Totally agree. I am an American Citizen, and have been since 2003, but British by birth. Love living here in Colorado, but do enjoy the chance meeting with another Brit.
I too have had many addresses and have been to many schools. Never did it bother me until I had to return to the states after being in Berlin for 3 years. Probably because I was a teenager and most things affect teenagers far more than any other group – they are so emotional 🙂 I was used to leaving friends and it usually did not bother me. It still does not bother me much. People come and people go in your life and you get used to that. The internet has really drastically changed that though. I now have been able to reconnect to people from that era in my life and have even made new friends who were also brats. Brats seem to have a special connection and bond instantly for some reason and begin to feel immediately as if they have known each other much longer than they have.
I think ‘home’ often means ‘where you’re happiest’. I think the paradigm’s changed recently, too; the world seems very, very small thanks to skype and the various other ways web2 brings us together. I’m a New Zealander and have lived in Wellington, NZ, for most of my adult life. But part of my family are Dutch and live in the Netherlands. Keeping in touch was difficult even five years ago – but now we’re in contact most days, either via skype, twitter or even old-fashioned email (old…heh).
Years ago, when I lived in NZ (by myself!) I felt so far from my family back in the states. I’d love to try it now with all the easy ways of staying in touch. I’d NEVER get homesick! (Funny, though, the round trip ticket prices from ATLANTA to AUCKLAND have stayed virtually unchanged in all these years.)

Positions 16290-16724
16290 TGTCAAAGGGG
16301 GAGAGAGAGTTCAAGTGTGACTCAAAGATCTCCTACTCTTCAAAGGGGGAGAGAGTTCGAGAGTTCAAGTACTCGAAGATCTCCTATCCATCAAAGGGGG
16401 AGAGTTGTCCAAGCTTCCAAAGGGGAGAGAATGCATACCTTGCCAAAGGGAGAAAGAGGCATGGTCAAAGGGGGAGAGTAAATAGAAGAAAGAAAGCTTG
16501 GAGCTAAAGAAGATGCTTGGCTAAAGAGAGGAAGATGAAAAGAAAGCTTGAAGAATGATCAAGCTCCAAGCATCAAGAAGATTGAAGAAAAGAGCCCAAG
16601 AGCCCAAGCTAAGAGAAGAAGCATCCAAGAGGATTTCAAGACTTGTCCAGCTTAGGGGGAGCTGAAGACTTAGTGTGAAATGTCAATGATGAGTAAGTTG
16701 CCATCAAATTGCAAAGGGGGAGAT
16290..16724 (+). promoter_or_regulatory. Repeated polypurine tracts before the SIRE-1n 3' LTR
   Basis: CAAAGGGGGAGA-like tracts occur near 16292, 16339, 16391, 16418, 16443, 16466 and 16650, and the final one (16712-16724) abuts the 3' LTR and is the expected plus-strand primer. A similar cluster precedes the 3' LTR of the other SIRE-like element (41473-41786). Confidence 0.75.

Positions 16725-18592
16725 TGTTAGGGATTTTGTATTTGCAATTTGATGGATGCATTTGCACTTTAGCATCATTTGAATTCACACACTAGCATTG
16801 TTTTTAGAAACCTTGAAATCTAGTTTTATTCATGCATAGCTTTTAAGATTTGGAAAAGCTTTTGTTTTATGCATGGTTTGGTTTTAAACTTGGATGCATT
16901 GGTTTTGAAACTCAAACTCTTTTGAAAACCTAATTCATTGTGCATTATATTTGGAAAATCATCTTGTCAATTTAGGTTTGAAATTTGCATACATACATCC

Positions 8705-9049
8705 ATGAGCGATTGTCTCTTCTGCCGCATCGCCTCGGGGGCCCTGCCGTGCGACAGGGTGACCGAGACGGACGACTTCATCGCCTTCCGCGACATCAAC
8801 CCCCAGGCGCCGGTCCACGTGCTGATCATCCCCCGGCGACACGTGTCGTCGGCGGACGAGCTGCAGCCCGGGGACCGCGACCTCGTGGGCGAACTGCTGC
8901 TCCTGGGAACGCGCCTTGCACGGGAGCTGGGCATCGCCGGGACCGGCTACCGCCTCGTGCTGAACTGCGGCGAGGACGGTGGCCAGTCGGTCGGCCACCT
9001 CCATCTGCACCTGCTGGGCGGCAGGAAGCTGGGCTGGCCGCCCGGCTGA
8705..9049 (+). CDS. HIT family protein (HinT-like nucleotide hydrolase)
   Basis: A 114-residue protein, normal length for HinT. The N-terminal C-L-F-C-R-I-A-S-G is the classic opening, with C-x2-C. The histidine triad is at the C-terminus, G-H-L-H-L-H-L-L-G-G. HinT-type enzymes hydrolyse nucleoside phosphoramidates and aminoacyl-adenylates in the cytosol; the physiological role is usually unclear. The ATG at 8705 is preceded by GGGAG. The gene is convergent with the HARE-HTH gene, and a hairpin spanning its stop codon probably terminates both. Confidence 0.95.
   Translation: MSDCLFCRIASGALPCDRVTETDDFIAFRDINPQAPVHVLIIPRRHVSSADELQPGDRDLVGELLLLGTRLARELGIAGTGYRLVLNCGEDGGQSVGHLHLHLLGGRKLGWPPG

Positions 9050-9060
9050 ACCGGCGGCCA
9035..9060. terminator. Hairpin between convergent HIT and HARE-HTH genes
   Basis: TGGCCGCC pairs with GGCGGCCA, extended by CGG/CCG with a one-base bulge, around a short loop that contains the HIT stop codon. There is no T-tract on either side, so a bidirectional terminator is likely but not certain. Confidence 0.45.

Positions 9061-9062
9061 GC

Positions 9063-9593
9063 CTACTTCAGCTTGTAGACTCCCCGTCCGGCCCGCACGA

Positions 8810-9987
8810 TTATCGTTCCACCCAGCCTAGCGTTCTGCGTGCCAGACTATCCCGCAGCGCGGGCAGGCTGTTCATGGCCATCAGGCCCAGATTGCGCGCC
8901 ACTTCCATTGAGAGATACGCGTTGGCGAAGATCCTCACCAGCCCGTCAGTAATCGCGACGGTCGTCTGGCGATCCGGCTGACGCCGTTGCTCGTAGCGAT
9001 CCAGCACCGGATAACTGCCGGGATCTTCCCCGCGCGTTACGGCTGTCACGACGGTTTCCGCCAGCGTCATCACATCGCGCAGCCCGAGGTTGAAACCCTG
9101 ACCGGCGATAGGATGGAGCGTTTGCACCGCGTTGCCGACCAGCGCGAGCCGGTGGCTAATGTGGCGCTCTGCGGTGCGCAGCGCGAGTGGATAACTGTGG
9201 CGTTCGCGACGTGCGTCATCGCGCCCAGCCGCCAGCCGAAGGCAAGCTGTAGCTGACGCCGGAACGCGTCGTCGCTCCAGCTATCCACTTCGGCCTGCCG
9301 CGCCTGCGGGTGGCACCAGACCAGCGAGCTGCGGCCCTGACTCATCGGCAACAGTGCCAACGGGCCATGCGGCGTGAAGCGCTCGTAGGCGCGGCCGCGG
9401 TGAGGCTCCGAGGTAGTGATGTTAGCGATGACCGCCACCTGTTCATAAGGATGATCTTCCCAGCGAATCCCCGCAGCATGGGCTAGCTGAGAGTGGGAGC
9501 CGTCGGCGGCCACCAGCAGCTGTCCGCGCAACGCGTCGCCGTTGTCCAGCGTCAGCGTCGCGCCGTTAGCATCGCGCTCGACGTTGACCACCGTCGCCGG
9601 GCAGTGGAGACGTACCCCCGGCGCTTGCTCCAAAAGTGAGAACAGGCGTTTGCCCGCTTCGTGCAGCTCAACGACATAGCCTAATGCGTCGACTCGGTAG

My paternal grandparents tended to move a lot. I’ve had several addresses since leaving home, but I’d be inclined to stay in one home for a longer period.
I did some study on the effects of moving so much in military brats and it tends to go one way or the other. Either you’re forever restless, like me, or you crave stability. My three brothers have each dug in and not moved–not even across town–not once in over thirty years. Unfortunately, the experience affected me differently.
Much like you I have moved quite a few times. I’m on 41 now and had my first 20 before I turned 18. I have been in my current location for the last 4 years and I am getting that restless feeling. I wouldn’t change anything though. All the traveling and moving has made me who I am today. It has given me rich life experiences to draw upon when writing.
I agree with you totally. Unfortunately, moving so much is expensive. A friend of mine once said: “Two moves is as good as a fire.” He was right. Moving is a great way to clear out the junk you pick up along the way. I’ve had a slew of garage sales. Now, if I’d just stopped there and didn’t turn around and load up the U-Haul truck, I’d have a lot more money today. (Or at least that’s what my husband tells me! LOL!)